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Politics: 2024Talks - April 24, 2024

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Politics and views in the United States.

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The Senate moves forward with a foreign aid package. A North Carolina judge overturns an aged law penalizing released felons. And child protection groups call a Texas immigration policy traumatic for kids.


Welcome to 2024 Talks, where we're following our democracy in historic times.

Today, the Senate sends a unified message to the entire world.

America will always defend democracy in its hour of need.

Senate Majority Leader Chuck Schumer says he's pleased to see the chamber finally take up a major foreign aid package.

Congress looks poised to pass $60 billion for Ukraine, $26 billion for Israel, and $6 billion for Taiwan.

Also likely is a ban for TikTok in the U.S. unless Chinese owner ByteDance divests from it.

President Joe Biden says he'll sign the legislation.

The foreign aid continues to spark GOP infighting, as did demands for a bipartisan border compromise that died after objections from former President Donald Trump.

Senate Minority Leader Mitch McConnell says that led to months of work that ended up wasted.

First, it was an effort to make law, which requires you to deal with Democrats.

And then a number of our members thought it wasn't good enough.

And then our nominee for president didn't seem to want us to do anything at all.

Meanwhile, at Trump's criminal trial, former tabloid publisher David Pecker testified about catch-and-kill tactics the National Enquirer used to cover up bad news about the former president.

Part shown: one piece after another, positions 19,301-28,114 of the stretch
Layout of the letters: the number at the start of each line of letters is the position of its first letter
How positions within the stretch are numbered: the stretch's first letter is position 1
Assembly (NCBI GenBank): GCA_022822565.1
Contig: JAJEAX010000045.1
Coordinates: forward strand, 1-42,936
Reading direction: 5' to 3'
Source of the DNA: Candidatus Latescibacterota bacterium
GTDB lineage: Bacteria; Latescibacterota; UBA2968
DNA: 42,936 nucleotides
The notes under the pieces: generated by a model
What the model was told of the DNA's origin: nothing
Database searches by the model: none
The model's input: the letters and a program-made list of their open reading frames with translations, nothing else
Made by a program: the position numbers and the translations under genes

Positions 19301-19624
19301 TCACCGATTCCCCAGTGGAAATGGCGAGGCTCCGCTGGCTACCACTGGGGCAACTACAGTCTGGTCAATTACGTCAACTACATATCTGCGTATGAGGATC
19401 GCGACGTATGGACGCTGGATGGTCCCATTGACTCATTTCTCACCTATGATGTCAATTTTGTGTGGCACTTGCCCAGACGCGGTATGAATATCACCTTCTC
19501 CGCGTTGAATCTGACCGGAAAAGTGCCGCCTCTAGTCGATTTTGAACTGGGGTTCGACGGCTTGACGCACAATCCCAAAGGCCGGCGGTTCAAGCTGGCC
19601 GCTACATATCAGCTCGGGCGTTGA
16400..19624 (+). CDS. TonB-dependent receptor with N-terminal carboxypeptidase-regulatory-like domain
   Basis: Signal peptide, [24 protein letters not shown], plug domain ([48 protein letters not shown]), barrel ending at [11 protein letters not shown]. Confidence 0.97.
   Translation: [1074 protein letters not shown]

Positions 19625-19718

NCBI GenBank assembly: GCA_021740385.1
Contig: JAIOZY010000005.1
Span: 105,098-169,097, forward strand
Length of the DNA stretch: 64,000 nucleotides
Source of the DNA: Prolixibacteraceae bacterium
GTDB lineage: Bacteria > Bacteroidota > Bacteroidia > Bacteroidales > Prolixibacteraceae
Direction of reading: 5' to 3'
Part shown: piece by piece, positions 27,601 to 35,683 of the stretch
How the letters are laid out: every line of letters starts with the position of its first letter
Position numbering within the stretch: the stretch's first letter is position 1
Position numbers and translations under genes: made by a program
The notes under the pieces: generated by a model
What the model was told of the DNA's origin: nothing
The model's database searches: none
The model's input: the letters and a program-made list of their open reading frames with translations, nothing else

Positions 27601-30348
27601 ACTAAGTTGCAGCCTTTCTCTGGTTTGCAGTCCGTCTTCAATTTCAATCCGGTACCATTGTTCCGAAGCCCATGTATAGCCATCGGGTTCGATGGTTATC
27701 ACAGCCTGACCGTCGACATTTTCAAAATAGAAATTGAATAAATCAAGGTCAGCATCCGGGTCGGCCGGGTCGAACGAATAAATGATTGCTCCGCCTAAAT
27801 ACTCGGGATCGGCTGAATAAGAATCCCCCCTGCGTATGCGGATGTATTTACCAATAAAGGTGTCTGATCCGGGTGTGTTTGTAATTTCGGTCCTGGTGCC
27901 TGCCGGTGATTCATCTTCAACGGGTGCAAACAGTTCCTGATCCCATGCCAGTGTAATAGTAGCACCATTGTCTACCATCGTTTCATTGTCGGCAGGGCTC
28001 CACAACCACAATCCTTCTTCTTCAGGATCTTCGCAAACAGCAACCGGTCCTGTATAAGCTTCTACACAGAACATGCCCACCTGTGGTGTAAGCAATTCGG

Pecker says they would pay for exclusive stories and then bury them.

He says they used that to hide Trump's affairs with porn star Stormy Daniels and Playboy model Karen McDougal.

A North Carolina judge says felons on post-release supervision can't be prosecuted for voting by mistake.

U.S. Judge Loretta Biggs says an 1877 state law is vague and allows district attorneys to pursue their personal agendas.

Jarvis Johnson with Forward Justice says the state needs to do more to tell people with criminal records about their rights.

As gracious as the state is in letting individuals know that they're not being able to vote, it would be just as gracious if they would let those individuals know that they could vote.

The U.S. Supreme Court is set for oral arguments on whether patients can access emergency abortions in states that ban it.

Idaho v.

United States could decide when a provider can perform medically necessary abortions under a federal law that allows emergency treatment.

Cleveland emergency room Dr. Polly Wiltz says right now patients with pregnancy complications are being denied routine OBGYN care because providers are confused and frightened.

Regarding pregnancy related complaints, I see first trimester pregnant patients every single day in my shift.

I have caught ectopic pregnancies that have ruptured.

While the Texas law allowing state and local police to arrest suspected migrants is mired in court challenges, groups are speaking out about the abusive impacts of Operation Lone Star on children.

Governor Greg Abbott is still busing migrant families to other states, but Robert Sanborn with Children at Risk says the state is knowingly traumatizing kids.

We never want children to be political pawns.

We don't want maximum chaos on the backs of children.

We want children to grow up and be assets for our community.

The city of Baltimore is accusing the owners of the Dolly and its crew of negligence in causing the collapse of the Francis Scott Key Bridge.

I'm Edwin J. Vieira for Pacifica Network and Public News Service.

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